Hawaii’s Mauna Loa Observatory has reported that worldwide carbon dioxide levels reached a new record high in April, hitting 410.31 parts per million (ppm). This is the highest concentration of this greenhouse gas seen over the course of human history–and prehistory, for that matter–as the Earth’s atmosphere hasn’t seen CO2 levels this high in well over 800,000 years, and possibly as long as 20 million years.

Over the last 800 millennia, CO2 levels would vary between 180–210 ppm during ice ages, and increase to 280–300 ppm when the climate warmed up during interglacials; however, in all that time it never rose above 300 ppm, and had otherwise remained relatively stable over the past 10,000 years. All of that changed shortly after the start of the Industrial Revolution, when human activity started releasing ever increasing amounts of carbon into the atmosphere: today’s levels are now more than 46 percent higher than the 280 ppm seen during pre-industrial times.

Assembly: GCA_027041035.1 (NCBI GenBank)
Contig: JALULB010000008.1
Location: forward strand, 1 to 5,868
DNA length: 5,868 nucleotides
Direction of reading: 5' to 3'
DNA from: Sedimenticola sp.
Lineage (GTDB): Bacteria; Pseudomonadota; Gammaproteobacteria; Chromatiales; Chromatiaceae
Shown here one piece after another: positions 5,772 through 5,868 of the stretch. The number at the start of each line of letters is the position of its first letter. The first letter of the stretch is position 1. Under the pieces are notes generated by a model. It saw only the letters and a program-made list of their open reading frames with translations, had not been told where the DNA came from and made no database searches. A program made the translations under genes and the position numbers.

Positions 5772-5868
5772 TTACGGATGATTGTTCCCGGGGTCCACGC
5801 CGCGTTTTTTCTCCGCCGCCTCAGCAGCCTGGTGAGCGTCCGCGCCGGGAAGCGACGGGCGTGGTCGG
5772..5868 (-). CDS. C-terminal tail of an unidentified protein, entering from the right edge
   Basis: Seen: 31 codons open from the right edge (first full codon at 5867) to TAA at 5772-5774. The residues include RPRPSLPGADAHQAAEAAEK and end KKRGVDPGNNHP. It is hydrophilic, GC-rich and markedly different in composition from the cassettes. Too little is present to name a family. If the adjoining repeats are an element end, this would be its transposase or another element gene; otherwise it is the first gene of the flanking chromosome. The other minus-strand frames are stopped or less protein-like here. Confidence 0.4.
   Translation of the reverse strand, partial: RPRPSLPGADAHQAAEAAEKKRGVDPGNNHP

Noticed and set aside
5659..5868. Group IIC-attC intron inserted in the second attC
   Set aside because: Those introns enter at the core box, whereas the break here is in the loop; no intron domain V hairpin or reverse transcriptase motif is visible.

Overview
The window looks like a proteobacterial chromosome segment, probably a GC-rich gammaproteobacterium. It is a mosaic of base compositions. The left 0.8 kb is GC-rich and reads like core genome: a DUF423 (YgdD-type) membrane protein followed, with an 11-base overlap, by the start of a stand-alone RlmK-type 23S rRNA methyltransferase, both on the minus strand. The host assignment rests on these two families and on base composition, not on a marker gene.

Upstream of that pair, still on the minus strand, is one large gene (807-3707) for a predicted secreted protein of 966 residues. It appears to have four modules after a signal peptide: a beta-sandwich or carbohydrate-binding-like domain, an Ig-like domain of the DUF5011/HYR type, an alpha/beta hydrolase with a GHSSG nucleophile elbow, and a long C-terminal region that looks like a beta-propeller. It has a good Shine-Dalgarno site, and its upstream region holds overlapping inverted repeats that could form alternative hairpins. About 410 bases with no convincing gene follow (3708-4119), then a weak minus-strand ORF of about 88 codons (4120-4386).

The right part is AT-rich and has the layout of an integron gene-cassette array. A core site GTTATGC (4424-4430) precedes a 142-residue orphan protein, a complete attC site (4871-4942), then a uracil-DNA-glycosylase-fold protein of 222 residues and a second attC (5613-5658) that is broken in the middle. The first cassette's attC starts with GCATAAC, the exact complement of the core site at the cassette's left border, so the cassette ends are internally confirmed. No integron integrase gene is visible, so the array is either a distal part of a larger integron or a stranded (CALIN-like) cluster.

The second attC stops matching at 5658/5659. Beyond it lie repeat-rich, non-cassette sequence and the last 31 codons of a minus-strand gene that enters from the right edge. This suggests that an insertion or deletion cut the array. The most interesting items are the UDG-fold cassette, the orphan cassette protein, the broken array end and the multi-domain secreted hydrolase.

"As a scientist, what concerns me the most is not that we have passed yet another round-number threshold but what this continued rise actually means: that we are continuing full speed ahead with an unprecedented experiment with our planet, the only home we have," laments geochemist Ralph F. Keeling, with the Scripps Institution of Oceanography at the University of California. Despite rapid growth in the renewable energy industry and planet-wide agreements to stem CO2 emissions, human-generated greenhouse gas continues to accumulate in the atmosphere, raising global temperatures and prompting rapid ice melt at the poles.

Over the month of April, Pakistan suffered a prolonged heat wave, culminating in a worldwide temperature record for the month of April being broken, with Nawabshah district recording a high of 50.2ºC (122.3ºF). Bear in mind that this is not just a new regional record, but a new high for the entire planet–and it isn’t even summer yet.